Pamela, Volume II eBook

This eBook from the Gutenberg Project consists of approximately 640 pages of information about Pamela, Volume II.

“With all my heart,” he was pleased to say.

So, my lady, I shall now-and-then pay my respects to you in the writing way, though I must address myself, it seems, to my dearest Mr. B.; and I hope to be received on these my own terms, since they are your brother’s also, and, at the same time, such as will convince you, how much I wish to approve myself, to the best of my poor ability, your ladyship’s most obliged sister, and humble servant,

P.B.

LETTER XC

My dearest Mr. B.,

I have been considering of your commands, in relation to Mr. Locke’s book, and since you are pleased to give me time to acquit myself of the task, I shall beg to include in a little book my humble sentiments, as I did to Lady Davers, in that I shewed you in relation to the plays I had seen.  And since you confine me not to time or place, I may be three or four years in completing it, because I shall reserve some subjects to my further experience in children’s ways and tempers, and in order to benefit myself by the good instructions I shall receive from your delightful conversation, in that compass of time, if God spare us to one another:  and then it will, moreover, be still worthier of the perusal of the most honoured and best beloved of all my correspondents, much honoured and beloved as they all are.

I must needs say, my dear Mr. B., that this is a subject to which I was always particularly attentive; and among the charities your bountiful heart permits me to dispense to the poor and indigent, I have had always a watchful eye upon the children of such, and endeavoured, by questions put to them, as well as to their parents, to inform myself of their little ways and tempers, and how nature delights to work in different minds, and how it might be pointed to their good, according to their respective capacities; and I have for this purpose erected, with your approbation, a little school of seven or eight children, among which is four in the earliest stages, when they can but just speak, and call for what they want and love:  and I am not a little pleased to observe, when I visit them in their school time that principles of goodness and virtue may be instilled into their little hearts much earlier than is usually imagined.  And why should it not be so? for may not the child, that can tell its wants, and make known its inclination, be easily made sensible of yours, and what you expect from it, provided you take a proper method?  For, sometimes, signs and tokens (and even looks), uniformly practised, will do as well as words; as we see in such of the young of the brute creation as we are disposed to domesticate, and to teach to practise those little tricks, of which the aptness or docility of their natures makes them capable.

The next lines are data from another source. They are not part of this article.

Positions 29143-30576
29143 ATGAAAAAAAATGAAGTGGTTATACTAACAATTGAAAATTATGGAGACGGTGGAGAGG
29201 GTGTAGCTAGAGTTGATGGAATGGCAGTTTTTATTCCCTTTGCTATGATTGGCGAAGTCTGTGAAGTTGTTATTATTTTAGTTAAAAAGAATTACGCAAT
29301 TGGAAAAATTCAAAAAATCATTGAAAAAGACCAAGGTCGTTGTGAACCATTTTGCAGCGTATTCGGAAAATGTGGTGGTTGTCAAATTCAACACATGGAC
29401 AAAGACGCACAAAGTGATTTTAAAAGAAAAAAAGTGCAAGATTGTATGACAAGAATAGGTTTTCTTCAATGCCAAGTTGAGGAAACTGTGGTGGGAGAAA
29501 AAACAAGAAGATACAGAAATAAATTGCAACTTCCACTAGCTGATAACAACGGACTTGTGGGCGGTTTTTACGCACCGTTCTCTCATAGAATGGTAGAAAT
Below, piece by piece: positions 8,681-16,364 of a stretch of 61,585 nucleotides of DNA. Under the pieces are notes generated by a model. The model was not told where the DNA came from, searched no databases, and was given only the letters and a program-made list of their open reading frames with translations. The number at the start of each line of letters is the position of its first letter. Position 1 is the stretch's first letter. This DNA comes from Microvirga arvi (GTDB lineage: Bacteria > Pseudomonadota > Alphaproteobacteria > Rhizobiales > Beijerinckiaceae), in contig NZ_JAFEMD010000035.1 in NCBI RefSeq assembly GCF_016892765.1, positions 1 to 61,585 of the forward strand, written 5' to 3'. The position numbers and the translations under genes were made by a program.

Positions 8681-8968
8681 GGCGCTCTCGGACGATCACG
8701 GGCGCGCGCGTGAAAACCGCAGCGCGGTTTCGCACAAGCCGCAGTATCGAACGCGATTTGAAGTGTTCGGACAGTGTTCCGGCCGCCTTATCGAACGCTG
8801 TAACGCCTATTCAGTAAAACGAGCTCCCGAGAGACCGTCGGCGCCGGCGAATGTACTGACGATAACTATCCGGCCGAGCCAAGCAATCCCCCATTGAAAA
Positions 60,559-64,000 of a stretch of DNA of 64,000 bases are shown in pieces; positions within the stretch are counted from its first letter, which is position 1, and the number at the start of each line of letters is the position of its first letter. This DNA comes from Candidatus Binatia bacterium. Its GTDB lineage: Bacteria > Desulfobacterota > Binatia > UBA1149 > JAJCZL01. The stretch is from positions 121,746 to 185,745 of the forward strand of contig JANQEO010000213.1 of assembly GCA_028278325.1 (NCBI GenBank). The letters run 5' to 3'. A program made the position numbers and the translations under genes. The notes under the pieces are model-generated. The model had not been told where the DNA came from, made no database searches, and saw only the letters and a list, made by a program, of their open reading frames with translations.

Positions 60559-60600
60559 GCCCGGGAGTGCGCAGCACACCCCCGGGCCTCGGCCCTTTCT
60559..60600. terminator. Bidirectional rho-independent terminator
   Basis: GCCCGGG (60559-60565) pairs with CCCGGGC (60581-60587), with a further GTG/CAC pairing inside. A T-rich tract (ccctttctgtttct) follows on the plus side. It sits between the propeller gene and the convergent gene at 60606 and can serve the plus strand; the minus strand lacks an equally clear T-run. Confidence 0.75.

But yet, dearest Sir, I know not enough of the next stage, the maturer part of life, to touch upon that as I wish to do:  and yet there is a natural connection and progression from the one to the other:  and I would not be thought a vain creature, who believes herself equal to every subject, because she is indulged with the good opinion of her friends, in a few, which are supposed to be within her own capacity.

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Pamela, Volume II from Project Gutenberg. Public domain.